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Facebook Feminism and Beyond

I have not always called myself a feminist. 

Though I have always supported the general, frankly vague, idea of “women's rights,” I never thought that I of all people had to be an advocate for them. I didn't even really understand what rights women around me were being denied. Until high school, I truly thought that the only disparity that American women faced was that we could not participate in Major League Baseball. 

And then came Facebook.

This social medium was the first platform that exposed me to the ideas of other women, other young women, about what it meant to want equality, to stand in solidarity with other women, to be aware of patriarchy.

And then came Tumblr.

This underground, teenager-centric, radical social network introduced me to global women's issues, to the erasure of female history, to female sexual empowerment, to intersectional feminism.

Throughout my years of combing social media, upgrading to feminist blogs and newspaper articles,  tailoring my internet footprint to fit my growing feminist desires, I developed an identity as a capital-F Feminist. I read and I read and I read. I became accustomed to the bubble of feminist ideology I found on the Internet. I found safety, solidarity, and motivation in these what I read and saw there.

I still do. But I also know that tailoring my internet world to be a feminist space doesn't make the real world any more accepting of women, any more safe for women, and any more willing to hear the female voice. 

This year in my AP literature class, only two of the eight works of literature we read were written by women, an improvement from the previous year's zero. This year I have heard my friends who are women gossiping in degrading ways about other girls' decisions regarding body hair, style of dress, and sexuality. This year I have heard my friends who are women fearing that they are being rude to men simply because they disagree with them. I have heard the words “slut,” “whore,” and “bitch” thrown around with reckless abandon. Having taken shelter in an online world wherein I can practically shower in feminist rants and raves, in varying forms of empowerment, I am acutely aware of how different the real world still is and how much work is left to do, even in San Francisco, one of the most progressive cities in the world.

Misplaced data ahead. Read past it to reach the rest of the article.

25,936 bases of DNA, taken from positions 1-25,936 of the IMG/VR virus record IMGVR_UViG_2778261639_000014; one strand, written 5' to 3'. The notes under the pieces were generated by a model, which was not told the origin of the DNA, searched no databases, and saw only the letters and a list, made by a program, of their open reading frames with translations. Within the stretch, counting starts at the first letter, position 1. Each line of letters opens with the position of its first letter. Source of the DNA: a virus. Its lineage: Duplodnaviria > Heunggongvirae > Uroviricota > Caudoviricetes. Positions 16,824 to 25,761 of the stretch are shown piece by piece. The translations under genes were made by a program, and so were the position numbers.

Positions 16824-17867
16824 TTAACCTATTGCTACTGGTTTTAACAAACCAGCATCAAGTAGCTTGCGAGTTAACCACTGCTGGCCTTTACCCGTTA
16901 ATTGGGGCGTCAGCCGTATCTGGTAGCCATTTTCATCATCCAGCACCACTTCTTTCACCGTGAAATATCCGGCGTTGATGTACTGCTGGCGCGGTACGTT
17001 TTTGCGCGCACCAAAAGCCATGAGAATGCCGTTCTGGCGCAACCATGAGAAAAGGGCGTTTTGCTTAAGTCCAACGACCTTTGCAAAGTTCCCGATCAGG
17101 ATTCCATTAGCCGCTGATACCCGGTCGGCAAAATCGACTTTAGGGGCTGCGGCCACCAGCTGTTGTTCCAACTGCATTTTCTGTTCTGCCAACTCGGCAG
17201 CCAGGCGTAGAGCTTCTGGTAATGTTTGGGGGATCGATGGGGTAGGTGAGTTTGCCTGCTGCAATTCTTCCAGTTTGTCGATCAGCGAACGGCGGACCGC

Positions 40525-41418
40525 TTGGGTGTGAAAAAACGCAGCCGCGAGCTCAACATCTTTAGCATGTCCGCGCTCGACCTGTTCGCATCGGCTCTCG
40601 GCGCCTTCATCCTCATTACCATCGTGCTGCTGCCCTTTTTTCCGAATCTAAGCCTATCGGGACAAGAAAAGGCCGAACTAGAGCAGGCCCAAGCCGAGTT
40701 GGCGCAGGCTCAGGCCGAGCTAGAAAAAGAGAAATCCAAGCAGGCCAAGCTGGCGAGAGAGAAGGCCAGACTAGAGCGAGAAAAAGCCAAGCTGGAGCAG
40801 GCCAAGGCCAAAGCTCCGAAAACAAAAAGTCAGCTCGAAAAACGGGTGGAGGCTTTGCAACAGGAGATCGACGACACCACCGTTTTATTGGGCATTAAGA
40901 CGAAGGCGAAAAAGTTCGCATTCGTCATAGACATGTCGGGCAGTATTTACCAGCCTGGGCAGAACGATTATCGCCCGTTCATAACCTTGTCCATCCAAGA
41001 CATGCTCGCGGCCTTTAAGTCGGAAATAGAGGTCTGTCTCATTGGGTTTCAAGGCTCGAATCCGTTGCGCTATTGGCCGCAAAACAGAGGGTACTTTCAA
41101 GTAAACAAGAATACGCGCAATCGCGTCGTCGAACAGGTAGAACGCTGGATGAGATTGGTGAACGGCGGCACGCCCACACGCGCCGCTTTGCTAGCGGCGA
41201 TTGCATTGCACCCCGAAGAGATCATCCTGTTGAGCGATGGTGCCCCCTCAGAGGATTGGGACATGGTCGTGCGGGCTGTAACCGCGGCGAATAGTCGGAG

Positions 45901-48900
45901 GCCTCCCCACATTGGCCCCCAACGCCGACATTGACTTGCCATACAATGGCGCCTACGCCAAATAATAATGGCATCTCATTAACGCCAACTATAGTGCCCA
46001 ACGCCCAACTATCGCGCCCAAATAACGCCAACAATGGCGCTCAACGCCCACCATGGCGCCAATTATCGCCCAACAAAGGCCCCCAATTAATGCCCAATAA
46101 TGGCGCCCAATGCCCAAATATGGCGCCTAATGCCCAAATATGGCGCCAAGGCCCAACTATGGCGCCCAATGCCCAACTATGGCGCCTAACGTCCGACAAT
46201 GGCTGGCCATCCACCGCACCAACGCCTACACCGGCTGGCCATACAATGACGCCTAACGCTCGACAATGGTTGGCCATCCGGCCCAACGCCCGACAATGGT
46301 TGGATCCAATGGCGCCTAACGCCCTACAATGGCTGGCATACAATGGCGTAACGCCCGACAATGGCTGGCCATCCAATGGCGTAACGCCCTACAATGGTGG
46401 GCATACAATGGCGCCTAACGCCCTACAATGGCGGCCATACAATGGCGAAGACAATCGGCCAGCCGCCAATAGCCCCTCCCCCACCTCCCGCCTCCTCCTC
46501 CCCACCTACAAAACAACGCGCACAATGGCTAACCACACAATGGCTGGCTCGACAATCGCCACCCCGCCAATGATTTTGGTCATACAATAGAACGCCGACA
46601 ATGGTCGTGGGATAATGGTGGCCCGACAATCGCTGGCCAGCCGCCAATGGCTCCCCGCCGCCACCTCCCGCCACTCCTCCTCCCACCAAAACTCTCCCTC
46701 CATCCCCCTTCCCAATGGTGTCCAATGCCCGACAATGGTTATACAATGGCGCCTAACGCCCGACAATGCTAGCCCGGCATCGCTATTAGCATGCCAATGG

Drenching myself in the words of other feminists has given me a firm belief that everybody should be a feminist. Or, at the very least, that each of us has a responsibility to understand the inequalities and hegemonic power structures in the world around us and to do what we can to demand our rights while understanding where we hold privilege. I can not wave a wand and make everybody into the liberal social justice thinker I am. But I can share my ideas with thousands of people through social media, and any given person can read the post that resonates with them, can find their brand of feminism or activism, can find a way into the movement if they so choose. 

When I first started writing for Rising Voices, I was reluctant to share my work. I thought that it made me selfish, self-absorbed, and attention-seeking. But now I see that it's not really about me at all. 

For me, feminism began with Facebook. 

And I can only hope that for someone else, it can too.  

I will feel accomplished if I can write something that inspires someone else to think critically about their own identity, about equality, about social justice, about the nuances of the complex world in which we live. Any advocate, leader, or progressive thinker has to start with a spark of inspiration. That spark has been lit beneath me and through my writing I hope to pass it on. 

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Ilana Goldberg
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Ilana Goldberg before her prom.
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How to cite this page

Goldberg, Ilana. "Facebook Feminism and Beyond." 18 June 2015. Jewish Women's Archive. (Viewed on December 13, 2017) <https://jwa.org/blog/risingvoices/tumbling-toward-feminism>.

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